Lambda, DynamoDB, and API Gateway for your Jamstack App

Setting up Environment Variables with Nuxt and Netlify

Ok, now let’s let Nuxt know to use this key as an environment variable. First, we’ll create a file called .env at the base of the project. We’ll double-check that it’s listed in the .gitignore as well (it is as a default from the CLI, but check just in case).

Your .env file should look something like this, adding your API key after the equal sign:


Now we’ll add some headers to our fetch request in the store, like this:

await fetch(
headers: {
"Content-Type": "application/json",
"x-api-key": process.env.AWS_API_KEY
.then(response => response.json())
.then(data => {
commit("createFoodData", data);

Now, finally, I’ll add the environment variable to Netlify, where I’m deploying the app. If I log in to the Netlify dashboard and navigate to my foodapp, I’ll click on Settings, the last tab on the right, and then ‘Build and Deploy’ > ‘Environment’ from the dropdown.

There I’ll see a section called Environment Variables. If I click Edit Variables, I’ll add the key with the exact name I used in .env.

Netlfiy app environment screen

Hit ‘Save’, and now I can push my changes to git, with Netlify automatically redeploying the site.

Tada! Your site is rebuilt and your API is secure. Not only that, but the usage can’t be abused, saving you from exorbitant and unnecessary bills :)

Optional: Define Models

This piece is not required, but what models let us do is define what inputs we’re expecting. Our function will work if we don’t do this, but this is best practice so that we can let users of the API (even if it’s ourselves) know that they have to fill out the required fields in order to use our API correctly. This way, we don’t end up with a DynamoDB table that is messy and ill-defined. We will also use some validation on the client, but this ensures that if we use the API with a different application without that validation, or someone else creates one, that they are working with the API correctly.

It’s particularly useful when we’re doing POST requests so that the data we’re sending is the shape we need for our API, so I’ll use an example from a different API where I have a POST request. Let’s click on Models in the far left sidebar. Once you’ve gone there, we’re going to create a new one.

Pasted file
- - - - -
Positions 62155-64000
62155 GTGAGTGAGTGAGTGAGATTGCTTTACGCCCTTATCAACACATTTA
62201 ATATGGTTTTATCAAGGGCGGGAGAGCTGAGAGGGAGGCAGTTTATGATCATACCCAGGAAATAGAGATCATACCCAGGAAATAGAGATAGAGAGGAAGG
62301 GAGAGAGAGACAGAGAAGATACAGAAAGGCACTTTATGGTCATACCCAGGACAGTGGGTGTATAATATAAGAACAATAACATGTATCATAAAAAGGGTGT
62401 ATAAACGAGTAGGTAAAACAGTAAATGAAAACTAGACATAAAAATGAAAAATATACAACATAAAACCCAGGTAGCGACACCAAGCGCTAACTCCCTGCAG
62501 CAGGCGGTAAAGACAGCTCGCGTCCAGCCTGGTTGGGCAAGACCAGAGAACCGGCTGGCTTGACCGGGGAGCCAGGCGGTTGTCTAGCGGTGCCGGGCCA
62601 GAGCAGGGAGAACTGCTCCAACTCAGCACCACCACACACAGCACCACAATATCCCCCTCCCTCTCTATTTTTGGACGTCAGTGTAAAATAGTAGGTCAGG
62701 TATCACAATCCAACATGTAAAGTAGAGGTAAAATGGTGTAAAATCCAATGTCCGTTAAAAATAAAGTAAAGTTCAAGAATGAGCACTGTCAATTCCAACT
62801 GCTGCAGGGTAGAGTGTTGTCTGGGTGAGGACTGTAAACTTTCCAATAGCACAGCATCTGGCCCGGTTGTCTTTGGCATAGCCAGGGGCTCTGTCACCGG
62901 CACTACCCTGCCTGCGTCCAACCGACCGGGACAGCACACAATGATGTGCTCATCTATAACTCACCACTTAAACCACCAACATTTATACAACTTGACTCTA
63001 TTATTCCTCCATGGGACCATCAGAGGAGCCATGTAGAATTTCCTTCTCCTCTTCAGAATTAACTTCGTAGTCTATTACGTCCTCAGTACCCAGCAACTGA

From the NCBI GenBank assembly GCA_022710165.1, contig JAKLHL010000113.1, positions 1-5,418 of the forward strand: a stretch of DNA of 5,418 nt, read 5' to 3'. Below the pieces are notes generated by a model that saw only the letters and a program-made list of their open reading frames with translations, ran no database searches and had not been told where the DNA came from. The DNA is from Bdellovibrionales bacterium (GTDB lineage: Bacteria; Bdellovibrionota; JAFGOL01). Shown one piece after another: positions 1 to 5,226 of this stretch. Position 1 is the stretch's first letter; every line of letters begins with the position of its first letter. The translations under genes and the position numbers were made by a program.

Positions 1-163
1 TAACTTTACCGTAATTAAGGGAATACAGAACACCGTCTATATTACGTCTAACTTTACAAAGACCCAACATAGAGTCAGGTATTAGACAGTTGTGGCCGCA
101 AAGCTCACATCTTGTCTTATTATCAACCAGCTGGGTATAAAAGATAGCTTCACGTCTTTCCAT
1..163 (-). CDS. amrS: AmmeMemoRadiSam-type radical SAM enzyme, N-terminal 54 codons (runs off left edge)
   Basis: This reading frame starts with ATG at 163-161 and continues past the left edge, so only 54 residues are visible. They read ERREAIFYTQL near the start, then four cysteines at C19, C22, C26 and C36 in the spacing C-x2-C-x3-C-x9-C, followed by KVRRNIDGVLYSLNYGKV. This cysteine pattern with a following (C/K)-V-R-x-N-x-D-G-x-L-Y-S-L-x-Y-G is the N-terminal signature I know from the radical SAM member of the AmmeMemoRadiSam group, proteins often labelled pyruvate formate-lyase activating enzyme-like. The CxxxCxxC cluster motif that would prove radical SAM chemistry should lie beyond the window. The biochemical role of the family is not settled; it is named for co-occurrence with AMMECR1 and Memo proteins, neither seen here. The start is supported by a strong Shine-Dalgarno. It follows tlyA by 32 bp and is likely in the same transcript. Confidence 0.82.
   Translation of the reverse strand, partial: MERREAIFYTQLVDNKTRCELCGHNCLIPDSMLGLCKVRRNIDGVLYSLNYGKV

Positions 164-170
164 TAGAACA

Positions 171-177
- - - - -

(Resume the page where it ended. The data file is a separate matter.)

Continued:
When you click on Models, you’ll see “error” and “empty” and a blue button at the top that says Create. Click that button and you’ll fill out a model name (I’m going to use SongData), and Content Type, which I’ll state as “application/json” (really wish they’d have that as a default since you’re going to write that most of the time). You can also write a description.

In the large textbox, you will define the output you’d like to see. You can see a link to the JSON Schema it’s expecting at the top of the page, but it will look something like this:

"$schema": "",
"title": "SongData",
"type": "object",
"properties": {
"songname": {"type": "string"},
"songartist": {"type": "string"},
"username": {"type": "string"},
"notes": {"type": "string"}
"required": ["songname", "songartist", "username"]
DynamoDB updating Model app screen

You might be able to guess what these fields mean. We have to state the draft of the schema we’re using, add the title, as we did above (this should match what you wrote in the model name. We’ll also state what kind of type this will be. In this case, it’s an object, but it could be an array, etc.

We can see here that we’ll always expect songname, songartist, and username, but that it is not required.

Then we will add our model to the Method Request. Go back to Resources, click on Method Request, scroll down to Request Body, and enter in application/JSON, and select the SongData model you just created. Awesome!

DynamoDB Method Request screen

Whew! Thanks for reading! That was really fun and really long, and we only hit the tip of the iceberg of what you can do with APIs on AWS. Happy building!